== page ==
From reading Cicero’s letters to Atticus he [sc. Seneca] must have understood the possibilities of the genre, but he rejects letters in a Ciceronian vein. He instead chooses to create a mosaic of philosophical conversations in epistolary form, which, when put together, create an all-encompassing philosophical dialogue tending toward the complete conversion of its interlocutor.

Tacitus’ Dialogus provides more substantial material for close analysis: the speeches by Aper, Maternus and Messalla all discuss Cicero directly, a fact that by itself indicates the orator’s continued influence upon succeeding generations (p. 273). Indeed, Keeline illustrates well the elements of Ciceronian style that Tacitus effortlessly adopts, especially in the speech of Messalla, with reminiscences of De Oratore extending to specific words and phrases (p. 265). But it is in Maternus’ speech (also “shot through with Ciceronian tags”, p. 269) that the key to Tacitus’ view of oratory is to be found (p. 274): “it is Maternus who has identified the correct cause of the disease and issued the authoritative prognosis—oratory is dead and cannot be revived.” The logical consequence of such a conclusion is to write history instead. Tacitus thus “engages in a sophisticated game of intertextual imitatio and aemulatio with Cicero and his followers, and after trouncing them on their own turf, he calmly picks up the ball and says that he will not play the game ever again” (p. 239).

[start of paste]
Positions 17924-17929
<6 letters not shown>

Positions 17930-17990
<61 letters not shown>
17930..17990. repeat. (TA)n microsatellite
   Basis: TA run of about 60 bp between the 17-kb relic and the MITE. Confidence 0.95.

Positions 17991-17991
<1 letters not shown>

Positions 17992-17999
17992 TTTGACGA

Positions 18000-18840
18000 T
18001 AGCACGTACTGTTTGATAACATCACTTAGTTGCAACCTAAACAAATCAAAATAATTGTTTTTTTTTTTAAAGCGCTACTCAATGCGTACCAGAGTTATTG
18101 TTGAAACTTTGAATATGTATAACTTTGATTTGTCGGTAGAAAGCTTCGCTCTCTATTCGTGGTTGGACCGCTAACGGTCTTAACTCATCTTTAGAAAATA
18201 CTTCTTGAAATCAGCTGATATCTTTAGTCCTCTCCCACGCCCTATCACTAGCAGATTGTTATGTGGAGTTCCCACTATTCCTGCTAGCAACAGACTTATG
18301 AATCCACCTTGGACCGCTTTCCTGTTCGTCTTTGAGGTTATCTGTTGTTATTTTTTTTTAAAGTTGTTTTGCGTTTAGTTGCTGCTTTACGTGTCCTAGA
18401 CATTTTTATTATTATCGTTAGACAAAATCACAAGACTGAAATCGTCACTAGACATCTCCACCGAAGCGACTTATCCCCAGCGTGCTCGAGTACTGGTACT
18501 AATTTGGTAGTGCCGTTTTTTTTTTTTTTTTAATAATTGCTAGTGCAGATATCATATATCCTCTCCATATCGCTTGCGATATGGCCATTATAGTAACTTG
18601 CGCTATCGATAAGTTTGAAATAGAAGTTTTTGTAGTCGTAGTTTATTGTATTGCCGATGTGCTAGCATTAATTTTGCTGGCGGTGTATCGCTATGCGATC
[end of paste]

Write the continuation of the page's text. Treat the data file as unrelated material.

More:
Chapter 7 explores Pliny’s reception of Cicero and, following the lead of Stanley Hoffer (The Anxieties of Pliny the Younger, OUP 1999), sees elements of unease in Pliny’s relationship with his predecessor. Pliny’s prose style, like that of Quintilian, represents a form of neo-Ciceronianism, and in general he views Cicero as a model to be revered. (Quintilian’s own neo-Ciceronianism is discussed in some detail at the start of Chapter 6, pp. 225-32.) But Pliny’s various observations in his letters betray a concern that he lacks the natural talent to attain such mastery. Moreover, changes in the political system have limited the opportunities to engage in the most vigorous forms of oratory on which Cicero built his reputation (pp. 282-84). Nevertheless, Pliny’s publication of his own letters represents both “an act of homage to and rivalry with his most famous epistolary antecedent” (p. 280).

Ultimately, Pliny emerges in this analysis as something of a conflicted, dissatisfied figure who “vacillates between humility and boasting, keen both to follow behind ‘Cicero the unsurpassable example’ and to surpass him” (p. 292). From a methodological perspective, Keeline applies astute caution when identifying intertextual Ciceronian echoes in Pliny’s correspondence, raising polite doubts regarding some of the patterns of allusion identified in previous scholarship (pp. 289, 318, 333).

This study, then, is a rewarding read. It identifies clearly the main interpretative issues pertinent to each author discussed and notes the most relevant associated scholarship; it engages closely with the texts themselves and constructs clear arguments from these analyses; and, as noted above, it examines several works that tend to be passed over in Ciceronian studies. From a practical perspective too, it will serve as a useful scholarly resource for those investigating Ciceronian verbal echoes in later authors: many such allusions are listed and discussed directly, or references given to works that provide the necessary basic details. The writing style is brisk and precise; there is even a decent joke or two. The book is well produced, with only a handful of typographical errors.